In sum, we find different perspectives in the literature on the role of time and timing in policy feedback. It remains an open empirical question whether feedback effects materialize mostly in the short term as dynamic feedback effects or mostly in the long term. In fact, both might be going on at the same time: the public may react in a ‘thermostatic’ manner to policy changes in the short term, while also being confined to a long-term development path that sets certain cognitive, normative and resource-based limitations on the range of feasible policy options (Kumlin and Stadelmann-Steffen Reference Kumlin and Stadelmann-Steffen2014b, 318). This is also in line with empirical work which shows that public attitudes change slowly over time (Stegmueller Reference Stegmueller2014) as they represent deeply held beliefs and normative orientations, which are often formed during individuals’ formative years. Attitudinal change therefore often occurs via generational replacement rather than individuals changing their beliefs and attitudes (Svallfors Reference Svallfors2010). To come back to the example mentioned at the beginning of the introduction, American public opinion may slowly turn towards favoring more government involvement in health care in reaction to the policies of the new administration, but it is still unlikely that it will completely turn towards supporting a fully fledged European-style public model. Again, we distinguish between two types of effects.

  • Long-term institutional feedback effects occur when past policy choices shape popular attitudes over a long period of time via normative, cognitive and resource-based feedback mechanisms.

  • Short-term dynamic feedback effects refer to the dynamic interaction between policy makers and public opinion in the short term, when the public immediately reacts to (perceived) policy changes.

Table 1 presents a summary of the proposed typology of feedback effects. Again, it is important to highlight that different combinations of feedback effects might be observed empirically in the real world. The primary purpose of this typology is therefore to provide the researcher with a more fine-grained conceptual toolbox, which helps to develop more sophisticated theoretical expectations on the conditional factors that might explain the emergence of one type of feedback or another. The feedback types on the poles of the individual dimensions that make up the typology should be understood as ideal-typical endpoints in a continuum rather than crisply defined and qualitatively distinct categories.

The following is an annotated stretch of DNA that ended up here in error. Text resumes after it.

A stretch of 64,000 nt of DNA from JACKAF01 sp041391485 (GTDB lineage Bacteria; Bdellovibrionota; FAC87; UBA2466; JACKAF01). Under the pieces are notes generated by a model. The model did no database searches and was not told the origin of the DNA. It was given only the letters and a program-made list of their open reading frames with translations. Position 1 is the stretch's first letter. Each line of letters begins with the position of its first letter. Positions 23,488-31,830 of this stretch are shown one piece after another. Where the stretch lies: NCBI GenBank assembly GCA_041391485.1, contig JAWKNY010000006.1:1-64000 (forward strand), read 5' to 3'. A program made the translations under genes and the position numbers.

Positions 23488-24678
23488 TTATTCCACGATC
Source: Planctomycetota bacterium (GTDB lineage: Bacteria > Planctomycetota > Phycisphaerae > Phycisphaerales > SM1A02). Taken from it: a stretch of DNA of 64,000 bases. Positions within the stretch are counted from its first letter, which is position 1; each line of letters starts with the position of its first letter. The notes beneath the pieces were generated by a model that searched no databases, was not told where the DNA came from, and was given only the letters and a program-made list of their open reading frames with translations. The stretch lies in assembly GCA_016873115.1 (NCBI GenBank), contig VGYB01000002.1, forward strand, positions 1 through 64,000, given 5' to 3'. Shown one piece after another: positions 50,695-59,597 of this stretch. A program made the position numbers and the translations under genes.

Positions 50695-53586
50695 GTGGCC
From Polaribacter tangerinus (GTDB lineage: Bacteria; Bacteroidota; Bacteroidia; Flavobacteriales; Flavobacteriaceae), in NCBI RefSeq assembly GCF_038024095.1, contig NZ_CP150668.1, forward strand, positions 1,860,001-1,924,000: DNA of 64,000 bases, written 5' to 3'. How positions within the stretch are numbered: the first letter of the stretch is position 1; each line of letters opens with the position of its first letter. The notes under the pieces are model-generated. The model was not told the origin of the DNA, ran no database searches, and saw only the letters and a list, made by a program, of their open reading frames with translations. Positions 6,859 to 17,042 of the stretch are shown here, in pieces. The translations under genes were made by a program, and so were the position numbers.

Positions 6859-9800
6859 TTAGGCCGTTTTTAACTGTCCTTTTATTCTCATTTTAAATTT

Empirical Implications and Challenges

In the remainder of the article, we turn from theory to empirics. To be clear, the purpose of our empirical analysis is not to provide a definitive (and final) answer as to which type of feedback dominates the others. Rather, we use it to demonstrate the usefulness and applicability of our proposed typology in describing and conceptualizing the multitude of feedback effects observed empirically. Before we do that, we comment briefly on the challenges that emerge when testing the empirical implications of policy feedback theory. Many of these challenges are seldom discussed in the pertinent literature, and we cannot necessarily provide easy solutions at this point. It is still important to think more thoroughly about this topic in order to understand the apparent discrepancies between the different literatures as mentioned above.

The first point to discuss is the challenges of testing long- and short-term feedback effects in quantitative research designs. The most common research design in empirical tests of policy feedback theory is to include a macro-level variable on policies or institutions as an independent variable in regressions of public attitudes. This is plausible in the case of short-term dynamic feedback effects, as respondents are expected to perceive and react to short-term policy changes. But it gets more challenging the longer the time lag. Operationalizing feedback effects as cross-national differences between regimes is the most common way to deal with longer time lags, but it is not a very convincing operationalization of policy feedback theory as it carries the implicit assumption that all kinds of differences between countries are related to feedback of past policy choices. In this broad interpretation, the concept of policy feedback loses analytical rigor and becomes less useful as a conceptual tool to understand the dynamics of the interaction between the mass public and policy makers. Furthermore, it does not seem to make sense – from either a theoretical or empirical perspective – to include levels of spending from the 1970s (or even before?) in regressions of present-day attitudes, because the causal chain between these past decisions and contemporary public opinion is simply too long.